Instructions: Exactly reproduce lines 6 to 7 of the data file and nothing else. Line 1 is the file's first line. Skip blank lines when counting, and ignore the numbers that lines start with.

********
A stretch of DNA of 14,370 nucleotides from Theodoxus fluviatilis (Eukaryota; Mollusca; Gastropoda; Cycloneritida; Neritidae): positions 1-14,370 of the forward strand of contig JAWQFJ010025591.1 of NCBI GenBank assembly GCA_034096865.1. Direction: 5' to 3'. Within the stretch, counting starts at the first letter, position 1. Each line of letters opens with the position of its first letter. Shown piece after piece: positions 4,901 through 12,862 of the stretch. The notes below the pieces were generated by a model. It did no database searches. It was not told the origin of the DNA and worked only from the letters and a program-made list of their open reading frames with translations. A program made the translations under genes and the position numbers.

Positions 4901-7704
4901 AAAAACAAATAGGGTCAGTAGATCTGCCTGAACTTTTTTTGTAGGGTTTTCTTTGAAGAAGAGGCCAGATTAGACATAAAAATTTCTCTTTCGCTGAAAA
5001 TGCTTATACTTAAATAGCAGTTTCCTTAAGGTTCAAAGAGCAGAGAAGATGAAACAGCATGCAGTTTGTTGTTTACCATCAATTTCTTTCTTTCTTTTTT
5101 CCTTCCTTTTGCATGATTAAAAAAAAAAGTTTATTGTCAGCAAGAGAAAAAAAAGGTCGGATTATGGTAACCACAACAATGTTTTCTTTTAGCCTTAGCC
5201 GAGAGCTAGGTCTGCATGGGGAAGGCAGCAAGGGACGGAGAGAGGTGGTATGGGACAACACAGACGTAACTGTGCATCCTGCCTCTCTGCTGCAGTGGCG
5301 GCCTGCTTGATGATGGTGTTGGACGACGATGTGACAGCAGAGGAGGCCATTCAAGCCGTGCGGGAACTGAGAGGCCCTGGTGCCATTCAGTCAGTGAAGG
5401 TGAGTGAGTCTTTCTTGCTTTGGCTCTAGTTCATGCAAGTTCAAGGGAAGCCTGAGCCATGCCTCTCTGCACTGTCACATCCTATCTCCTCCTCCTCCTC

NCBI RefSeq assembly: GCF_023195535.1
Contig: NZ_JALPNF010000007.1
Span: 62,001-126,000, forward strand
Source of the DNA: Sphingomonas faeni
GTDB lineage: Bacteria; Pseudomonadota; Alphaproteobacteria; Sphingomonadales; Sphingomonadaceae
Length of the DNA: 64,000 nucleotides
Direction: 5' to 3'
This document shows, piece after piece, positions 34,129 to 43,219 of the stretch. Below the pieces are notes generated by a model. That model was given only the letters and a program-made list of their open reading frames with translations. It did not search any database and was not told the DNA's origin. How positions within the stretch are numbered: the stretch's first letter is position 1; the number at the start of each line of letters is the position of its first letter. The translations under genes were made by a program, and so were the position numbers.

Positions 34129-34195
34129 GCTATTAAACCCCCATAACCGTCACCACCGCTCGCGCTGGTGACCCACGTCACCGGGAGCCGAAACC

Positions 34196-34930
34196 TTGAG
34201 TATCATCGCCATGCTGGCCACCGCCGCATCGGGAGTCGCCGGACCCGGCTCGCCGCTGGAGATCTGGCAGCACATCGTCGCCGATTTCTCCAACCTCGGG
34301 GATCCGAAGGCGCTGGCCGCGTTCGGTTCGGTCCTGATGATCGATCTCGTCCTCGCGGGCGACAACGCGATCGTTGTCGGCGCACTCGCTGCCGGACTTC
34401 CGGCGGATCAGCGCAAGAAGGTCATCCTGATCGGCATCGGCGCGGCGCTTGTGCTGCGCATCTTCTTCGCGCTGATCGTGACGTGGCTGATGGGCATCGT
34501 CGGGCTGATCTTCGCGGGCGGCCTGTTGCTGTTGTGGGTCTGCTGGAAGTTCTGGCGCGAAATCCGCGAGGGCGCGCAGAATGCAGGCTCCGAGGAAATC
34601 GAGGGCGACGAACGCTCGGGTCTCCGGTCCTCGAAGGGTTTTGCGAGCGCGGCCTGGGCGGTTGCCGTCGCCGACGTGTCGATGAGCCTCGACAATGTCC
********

5201 GAGAGCTAGGTCTGCATGGGGAAGGCAGCAAGGGACGGAGAGAGGTGGTATGGGACAACACAGACGTAACTGTGCATCCTGCCTCTCTGCTGCAGTGGCG
5301 GCCTGCTTGATGATGGTGTTGGACGACGATGTGACAGCAGAGGAGGCCATTCAAGCCGTGCGGGAACTGAGAGGCCCTGGTGCCATTCAGTCAGTGAAGG